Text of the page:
• The Hawks are one of eight NBA teams without a D-League affiliate this season, so they haven’t assigned any players to the D-League yet this season. However, the team will likely send rookie DeAndre’ Bembry down to get some playing time very soon, tweets Vivlamore. Bembry has only appeared in seven regular season contests for Atlanta so far, playing sparingly in those games.
  • Ian Mahinmi made his Wizards debut over the weekend, but his troublesome knees continue to act up, as Chase Hughes of CSNMidAtlantic.com details. The veteran center, who signed a four-year, $64MM deal with Washington in July, missed Monday’s game and looks questionable for Wednesday.

Central Notes: Reggie Jackson, Pistons, Dellavedova

The Pistons will need Reggie Jackson to be at his best when he returns from knee and thumb tendinitis, writes Rod Beard of The Detroit News. Coach/executive Stan Van Gundy is hoping to have his starting point guard back in the lineup in another week or two, just in time to face a challenging schedule. Ten of Detroit’s 16 games through the end of December are against teams with winning records. “Reggie will help our offense be a little better,” Van Gundy said. “We’re the only team in the league that’s played without their leading scorer every single game — that tends to affect your offense a little bit.”

There’s more news from the Central Division:

  • Van Gundy continues to search for a reliable backup to Kentavious Caldwell-Pope at shooting guard, relays Keith Langlois of NBA.com. The original plan was to use second-year player Stanley Johnson, but the coach didn’t like his inconsistent performance. Reggie Bullock got the next shot, but he suffered a torn meniscus and is sidelined indefinitely. Darrun Hilliard took the spot in the Pistons’ last game, and rookie Michael Gbinije is another candidate. “Nobody’s been bad,” Van Gundy said. “Everybody’s sort of been OK, but not great. You’d like to have somebody step up and really grab that spot and say, ‘Hey, give me the minutes.’”
  • Matthew Dellavedova, an important reserve on the Cavaliers‘ championship team, is settling into his new role as a starter with the Bucks, writes Jason Lloyd of The Akron Beacon Journal. Cleveland entered the summer planning to match any offer to the restricted free agent, but decided the four-year, $38MM agreement he reached with Milwaukee would have placed too great a strain on the salary cap. “It was tough to decide to leave because you’re coming off the highest of highs and I loved my time in Cleveland,” Della­vedova said. “Fun team, great group of guys, great organization and fans, obviously. But I had an opportunity here that I couldn’t pass up to see how good I could be as a starting point guard and really challenge myself. You never know if or when that opportunity will come along again.”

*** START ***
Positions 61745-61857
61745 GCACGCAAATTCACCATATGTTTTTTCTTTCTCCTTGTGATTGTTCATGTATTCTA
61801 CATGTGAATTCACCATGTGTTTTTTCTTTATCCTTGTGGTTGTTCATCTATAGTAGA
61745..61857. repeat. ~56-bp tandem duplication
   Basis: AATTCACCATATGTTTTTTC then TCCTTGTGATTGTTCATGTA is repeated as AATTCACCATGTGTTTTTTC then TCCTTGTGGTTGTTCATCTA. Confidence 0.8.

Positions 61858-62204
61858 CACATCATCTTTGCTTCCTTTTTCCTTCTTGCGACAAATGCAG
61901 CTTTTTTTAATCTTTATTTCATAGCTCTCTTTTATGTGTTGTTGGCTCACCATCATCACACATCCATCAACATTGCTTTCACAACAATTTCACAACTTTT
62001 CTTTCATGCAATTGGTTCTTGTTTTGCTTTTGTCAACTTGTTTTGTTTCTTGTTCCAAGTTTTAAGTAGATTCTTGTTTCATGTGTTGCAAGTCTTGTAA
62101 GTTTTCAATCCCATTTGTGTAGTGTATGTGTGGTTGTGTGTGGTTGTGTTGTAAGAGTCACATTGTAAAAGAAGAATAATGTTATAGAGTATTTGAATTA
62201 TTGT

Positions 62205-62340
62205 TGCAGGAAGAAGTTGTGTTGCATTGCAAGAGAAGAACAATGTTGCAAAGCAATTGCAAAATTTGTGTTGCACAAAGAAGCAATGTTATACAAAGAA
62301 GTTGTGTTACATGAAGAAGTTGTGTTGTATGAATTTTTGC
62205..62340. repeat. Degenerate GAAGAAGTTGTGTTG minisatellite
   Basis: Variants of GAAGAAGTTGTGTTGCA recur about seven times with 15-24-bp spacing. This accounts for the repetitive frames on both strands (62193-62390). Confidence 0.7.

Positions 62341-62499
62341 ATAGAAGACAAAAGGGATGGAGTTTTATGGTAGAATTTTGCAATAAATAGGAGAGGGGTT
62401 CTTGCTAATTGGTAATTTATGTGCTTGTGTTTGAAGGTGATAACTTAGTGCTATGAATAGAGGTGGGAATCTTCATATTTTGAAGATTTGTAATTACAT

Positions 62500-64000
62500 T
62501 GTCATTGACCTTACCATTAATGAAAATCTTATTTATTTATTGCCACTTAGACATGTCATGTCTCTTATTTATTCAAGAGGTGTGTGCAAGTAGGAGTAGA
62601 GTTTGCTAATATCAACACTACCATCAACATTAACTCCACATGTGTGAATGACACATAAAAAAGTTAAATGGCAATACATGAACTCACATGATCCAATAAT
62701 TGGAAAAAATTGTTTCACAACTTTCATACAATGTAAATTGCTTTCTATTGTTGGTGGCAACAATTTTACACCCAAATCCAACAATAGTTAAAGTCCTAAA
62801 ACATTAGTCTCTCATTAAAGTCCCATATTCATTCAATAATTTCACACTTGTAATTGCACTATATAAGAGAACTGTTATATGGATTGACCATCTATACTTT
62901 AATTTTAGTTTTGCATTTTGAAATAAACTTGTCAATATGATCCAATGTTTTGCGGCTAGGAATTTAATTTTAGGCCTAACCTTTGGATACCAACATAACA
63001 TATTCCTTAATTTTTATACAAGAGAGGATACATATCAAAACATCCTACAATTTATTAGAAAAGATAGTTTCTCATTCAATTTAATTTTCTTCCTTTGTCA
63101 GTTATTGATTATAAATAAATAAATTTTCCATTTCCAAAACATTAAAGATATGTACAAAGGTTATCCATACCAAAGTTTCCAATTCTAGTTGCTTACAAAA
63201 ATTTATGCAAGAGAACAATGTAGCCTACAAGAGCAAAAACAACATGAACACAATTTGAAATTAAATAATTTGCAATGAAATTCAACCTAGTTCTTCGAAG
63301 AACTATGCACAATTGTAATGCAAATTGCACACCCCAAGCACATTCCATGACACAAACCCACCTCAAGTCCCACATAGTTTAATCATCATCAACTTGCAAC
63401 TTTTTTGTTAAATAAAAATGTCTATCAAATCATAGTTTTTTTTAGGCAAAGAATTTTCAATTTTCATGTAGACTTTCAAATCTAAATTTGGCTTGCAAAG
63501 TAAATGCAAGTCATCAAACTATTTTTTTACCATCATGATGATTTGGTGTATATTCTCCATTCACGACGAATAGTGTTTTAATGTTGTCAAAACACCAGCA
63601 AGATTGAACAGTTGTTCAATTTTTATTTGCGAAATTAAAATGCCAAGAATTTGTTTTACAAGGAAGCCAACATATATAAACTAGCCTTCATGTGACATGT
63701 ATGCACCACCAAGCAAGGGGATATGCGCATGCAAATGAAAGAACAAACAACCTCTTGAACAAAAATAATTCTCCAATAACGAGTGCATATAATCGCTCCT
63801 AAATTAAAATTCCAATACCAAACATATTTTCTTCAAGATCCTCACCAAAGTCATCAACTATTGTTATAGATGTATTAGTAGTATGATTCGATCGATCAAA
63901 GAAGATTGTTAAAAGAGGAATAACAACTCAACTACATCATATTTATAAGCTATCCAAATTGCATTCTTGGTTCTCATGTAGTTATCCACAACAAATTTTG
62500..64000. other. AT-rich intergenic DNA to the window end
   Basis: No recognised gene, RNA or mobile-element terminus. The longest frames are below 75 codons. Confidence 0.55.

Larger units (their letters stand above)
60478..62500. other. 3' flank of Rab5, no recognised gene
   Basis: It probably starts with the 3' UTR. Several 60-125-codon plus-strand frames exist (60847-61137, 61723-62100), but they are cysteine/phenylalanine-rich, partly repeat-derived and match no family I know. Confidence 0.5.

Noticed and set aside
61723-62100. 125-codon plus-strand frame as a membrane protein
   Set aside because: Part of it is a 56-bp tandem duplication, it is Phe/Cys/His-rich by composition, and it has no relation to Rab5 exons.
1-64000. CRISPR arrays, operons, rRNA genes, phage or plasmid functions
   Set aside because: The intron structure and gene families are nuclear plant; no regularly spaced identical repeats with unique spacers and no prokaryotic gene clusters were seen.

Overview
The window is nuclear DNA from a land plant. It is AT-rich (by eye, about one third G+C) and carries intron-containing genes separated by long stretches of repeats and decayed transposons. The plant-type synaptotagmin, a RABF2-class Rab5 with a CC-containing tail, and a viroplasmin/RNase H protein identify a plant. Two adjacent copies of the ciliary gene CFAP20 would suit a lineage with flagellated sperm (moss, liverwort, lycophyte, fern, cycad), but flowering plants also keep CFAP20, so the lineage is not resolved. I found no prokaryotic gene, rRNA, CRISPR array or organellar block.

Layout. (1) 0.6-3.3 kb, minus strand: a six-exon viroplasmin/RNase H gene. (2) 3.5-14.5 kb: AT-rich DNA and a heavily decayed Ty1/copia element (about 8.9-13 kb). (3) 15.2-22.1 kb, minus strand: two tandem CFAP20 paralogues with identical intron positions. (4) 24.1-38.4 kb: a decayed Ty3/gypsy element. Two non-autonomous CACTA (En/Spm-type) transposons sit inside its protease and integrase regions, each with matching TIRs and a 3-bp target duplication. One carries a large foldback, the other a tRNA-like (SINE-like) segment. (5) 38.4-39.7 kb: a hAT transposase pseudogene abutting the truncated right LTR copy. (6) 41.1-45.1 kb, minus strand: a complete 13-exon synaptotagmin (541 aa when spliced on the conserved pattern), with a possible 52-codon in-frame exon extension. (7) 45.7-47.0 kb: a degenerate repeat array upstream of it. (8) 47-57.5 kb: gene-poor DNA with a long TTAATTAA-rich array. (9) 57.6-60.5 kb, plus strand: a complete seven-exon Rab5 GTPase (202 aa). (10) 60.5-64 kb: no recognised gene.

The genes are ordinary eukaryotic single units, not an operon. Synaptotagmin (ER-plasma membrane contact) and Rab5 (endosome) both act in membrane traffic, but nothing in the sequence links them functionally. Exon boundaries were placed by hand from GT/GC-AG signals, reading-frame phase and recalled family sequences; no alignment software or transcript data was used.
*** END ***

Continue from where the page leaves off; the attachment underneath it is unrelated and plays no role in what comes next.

• Bulls forward Doug McDermott met with doctors Monday, but still hasn’t been cleared for contact, according to K.C. Johnson of The Chicago Tribune. McDermott participated in the non-contact portion of today’s practice, but will miss his seventh straight game on Wednesday. He hasn’t played since suffering his second concussion of the season November 12th.

NBA D-League Assignments/Recalls: 11/29/16

Here are Tuesday’s D-League assignments and recalls from around the NBA:

10:35pm:

  • The Spurs have recalled Bryn Forbes, Nicolas Laprovittola and Dejounte Murray from their Austin affiliate, the team announced on its website.
  • The Nets have recalled forwards Anthony Bennett and Chris McCullough from their Long Island affiliate, the team announced in a press release. Both started Long Island’s game today and were available for Brooklyn’s game with the Clippers.